Today’s post looks back at the year 2011 here at Nativity, an amazing year of grace and favor from God. Here are my top ten favorite things (in no particular order).
1. “Catholic Atheist”
My favorite message series of the year was, far and away, “Catholic Atheist.” Inspired by Pastor Craig Grochel’s book, “Christian Atheist” this series took a hard long look at the ways in which we can say we believe in God and then act like we don’t. This series was exactly what our congregation (beginning with me) needed to hear, whether we wanted to or not. And I think it had an impact: a friend of mine confided, “You shook some people up and you lost some people over that one.” That’s OK, in fact it’s good: “Churches grow by attrition as well as addition”… I think Rick Warren said it first. In a healthy, growing church you’ve got to shake things up every once in a while.
For the past couple of years we have been trying to come up with a way to increase capacity, given our overcrowded conditions on the weekends. Nativity Crowne Plaza was an interesting but unsuccessful experiment (mostly, I believe, because it was short lived…though, of course, it was short lived because it was labor intensive and expensive). Last spring we tried another approach, an “on line campus.” This was far less labor intensive, though it was still a big effort because the whole thing was prerecorded. The broadcast ran Sunday mornings, and Wednesday evenings, through Lent and Easter, with modest viewership. We discontinued it during the summer with the plan to reintroduce it in the fall. During the break the smart people on our creative team figured out how to broadcast live from our 10:30am service. Technical difficulties bedeviled the project for weeks, but were eventually overcome and currently we are successfully broadcasting at 10:30am and 5:30pm on Sundays. There is a live announcer, live chat room and prayer room too. This is a huge step forward for us, and affords many opportunities for outreach. Because it is sustainable, we have the time we need to build and audience and I know we will.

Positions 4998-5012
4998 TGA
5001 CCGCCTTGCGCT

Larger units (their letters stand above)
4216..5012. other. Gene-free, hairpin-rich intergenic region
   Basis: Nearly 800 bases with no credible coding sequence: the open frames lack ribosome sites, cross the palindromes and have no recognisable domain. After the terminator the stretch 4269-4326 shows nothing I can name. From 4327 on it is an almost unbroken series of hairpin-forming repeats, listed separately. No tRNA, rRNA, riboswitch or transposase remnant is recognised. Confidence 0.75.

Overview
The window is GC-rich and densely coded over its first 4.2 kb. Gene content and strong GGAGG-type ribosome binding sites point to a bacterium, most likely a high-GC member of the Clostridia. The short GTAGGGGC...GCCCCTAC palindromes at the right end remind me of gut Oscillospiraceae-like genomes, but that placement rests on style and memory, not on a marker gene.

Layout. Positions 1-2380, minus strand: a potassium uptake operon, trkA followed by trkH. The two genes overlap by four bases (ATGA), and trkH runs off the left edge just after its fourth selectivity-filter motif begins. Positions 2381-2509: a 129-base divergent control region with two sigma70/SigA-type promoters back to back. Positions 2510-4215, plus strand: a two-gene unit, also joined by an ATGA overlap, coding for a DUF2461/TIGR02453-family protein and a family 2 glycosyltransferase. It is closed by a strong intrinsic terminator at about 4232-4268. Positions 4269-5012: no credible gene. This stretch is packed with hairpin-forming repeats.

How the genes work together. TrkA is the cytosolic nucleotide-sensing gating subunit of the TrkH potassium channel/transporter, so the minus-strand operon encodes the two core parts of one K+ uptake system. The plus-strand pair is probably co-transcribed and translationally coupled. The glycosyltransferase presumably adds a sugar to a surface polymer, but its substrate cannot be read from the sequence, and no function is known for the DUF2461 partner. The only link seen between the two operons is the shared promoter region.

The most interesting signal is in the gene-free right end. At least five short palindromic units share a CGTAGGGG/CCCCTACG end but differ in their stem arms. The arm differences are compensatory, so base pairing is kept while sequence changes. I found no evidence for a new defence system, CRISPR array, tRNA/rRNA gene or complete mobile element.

3. Mission Haiti
The pictures from our most recent mission trip to Haiti are impressive and moving. The school cafeteria that we sponsored is beautiful. And the lunch program is essential to keeping kids in school, which in turn is critical to breaking the cycle of poverty. I think we have great partners in the Church of St. Anne, and their pastor, Fr. Wilner, who visited us in October. I am thrilled that we are a part of this work. Reaching out, beyond ourselves and our needs to meet the needs of others, changes who we are.
4. Atlanta & Rome
Last April I spent a wonderful few days with some of our staff and leaders at an exciting church conference in Atlanta, sponsored by the third largest, and one of the fastest growing churches in the country, North Point. I also had the opportunity to sit down to lunch with their pastor Andy Stanley. The whole experience was uplifting, challenging and inspiring and sent me home wanting to do what I do even more than ever: serve the local parish church. Later that month I had another very special opportunity to travel to Rome for the beatification of Pope John Paul, one of my personal heroes. Seeing St. Peter’s Square and all the streets beyond filled to overflowing with worship and praise was breathtaking and sent me home with fresh appreciation for being part of the Universal Church.
5. Kids and Student Programs